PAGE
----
I splattered some of all the blues and reds all around. I lifted some color back with a palette knife. I added iridescent medium and texture medium. I scraped back some more, with the palette as well as my fingernails. I sprayed the bottom third of the painting with my water bottle (misting spray). I tilted the painting and let the wet paint run down. I added some dark green leaves, and let them swim around in the wet and texture medium. I mixed up a gray with all the colors, leaning toward purple and painted the mum petals a bit on the dark side of the flower. I scraped some more petals to create the purple mums’ petals. I added some loose and indistinct calligraphy strokes using Rose of Ultramarine and Quinacridone Red. The paper was still wet, so the strokes diffused nicely.

Painting and source bouquet

Loosey goosey fun, it was! Here is a photo of the painting with its source (under yellow light, so the colors look a bit different.

The challenge is keeping me in the paints. ‘Tis good. Now away to visit with the patriarch of the Reynolds Family, my most senior of brothers.

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If interested in purchasing this painting, “George’s Gift” for $100 (plus taxes and/or shipping, where applicable), just click the “Add to Cart” button below. Check payments and orders outside the continental U.S. will incur additional shipping charges.

“George’s Gift” $100

I appreciate all comments, questions, and suggestions. Thank you for stopping by.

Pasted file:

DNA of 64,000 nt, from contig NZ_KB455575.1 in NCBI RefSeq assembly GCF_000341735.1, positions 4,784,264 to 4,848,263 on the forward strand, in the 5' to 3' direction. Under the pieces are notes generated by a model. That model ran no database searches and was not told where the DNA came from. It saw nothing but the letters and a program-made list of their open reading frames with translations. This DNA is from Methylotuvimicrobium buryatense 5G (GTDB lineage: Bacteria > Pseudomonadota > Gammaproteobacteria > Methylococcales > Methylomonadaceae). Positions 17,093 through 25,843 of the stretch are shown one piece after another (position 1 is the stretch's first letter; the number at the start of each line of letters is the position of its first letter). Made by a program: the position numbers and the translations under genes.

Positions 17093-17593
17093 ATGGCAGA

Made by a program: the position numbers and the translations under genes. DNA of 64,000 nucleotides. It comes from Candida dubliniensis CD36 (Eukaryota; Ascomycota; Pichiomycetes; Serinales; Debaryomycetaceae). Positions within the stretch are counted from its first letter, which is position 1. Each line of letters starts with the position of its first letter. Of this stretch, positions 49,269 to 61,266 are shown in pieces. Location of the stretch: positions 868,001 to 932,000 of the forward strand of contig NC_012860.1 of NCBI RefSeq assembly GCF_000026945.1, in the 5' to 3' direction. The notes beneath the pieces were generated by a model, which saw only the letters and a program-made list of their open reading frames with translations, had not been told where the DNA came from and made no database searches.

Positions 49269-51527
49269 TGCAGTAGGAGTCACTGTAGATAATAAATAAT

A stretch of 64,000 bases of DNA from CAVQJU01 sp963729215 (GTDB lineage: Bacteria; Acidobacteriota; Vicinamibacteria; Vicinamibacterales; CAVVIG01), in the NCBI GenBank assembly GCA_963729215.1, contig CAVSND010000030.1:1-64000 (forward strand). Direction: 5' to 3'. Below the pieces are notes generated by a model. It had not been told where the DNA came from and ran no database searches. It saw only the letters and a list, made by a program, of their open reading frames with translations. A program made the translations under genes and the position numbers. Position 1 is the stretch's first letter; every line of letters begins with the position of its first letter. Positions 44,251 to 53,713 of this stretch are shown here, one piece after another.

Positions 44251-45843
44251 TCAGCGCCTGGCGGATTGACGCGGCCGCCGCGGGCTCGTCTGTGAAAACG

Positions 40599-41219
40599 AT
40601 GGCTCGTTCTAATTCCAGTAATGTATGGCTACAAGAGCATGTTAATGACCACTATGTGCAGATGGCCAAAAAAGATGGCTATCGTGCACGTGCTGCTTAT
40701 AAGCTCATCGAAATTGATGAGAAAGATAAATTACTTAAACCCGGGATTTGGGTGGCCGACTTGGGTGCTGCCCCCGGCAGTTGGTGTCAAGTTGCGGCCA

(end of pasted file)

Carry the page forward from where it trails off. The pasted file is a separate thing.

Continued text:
Recovery Day – If a Tree Falls…

“If a Tree Falls…”

Hello There! It occurs to me that today is the 13th because it says so at the top (or is it the bottom?) of this post. I had to do a quick left head swivel to look at the very cool desktop calendar of Colleen Reynolds’ art, just to confirm it is not also Friday! Whew! The 13th AND Friday did not collide. I am safe for the day from bad luck, right?

Today is recovery day after a marathon two days of teaching and teaching preparation. I taught two classes yesterday – one college watercolor class in the morning, starting at 9:30, and one in the evening for a community education program. Fortunately for my back, both classes were given at the same college campus and taught in the same room.

I arrived at 8:30 to allow time for hauling all those supplies into the room for setting up. The morning class went well. We practiced basic brush strokes and talked about grading and supplies, etc. The students did not have access to class stuff before the first day of class, so one of the bags I had to haul to the temporary art room (regular classroom under renovation) was a bag full of palettes, paint, brushes, etc. to get everyone through the first week. Some of the supplies belong to the school, so I had to retrieve things from a completely different building (two flights of stairs away). No storage is allocated for “Art teaching” in the temporary geology room, so said supplies had to then be returned to the other building after class. Sigh.

The 3-hour class, though, gave me immeasurable joy. I love my ten students, eager to learn the secrets and intricacies of this watercolor medium for the next nine weeks of a relaxing summer term. Nine of the ten students have no other classes, except this one, so I expect lots of undivided attention.

After the morning class, I dashed home for a slight respite to feed myself and my furry beasties but returned with enough time to allow for a 2-hour setup period for the evening community education class. I am teaching my “kitchen sink” class where we add a lot of auxiliary materials to the watercolor pigment to create texture. It’s a fun class for expanding creativity, especially for students new to watercolor, but it does entail many extra hours of preparation on my part.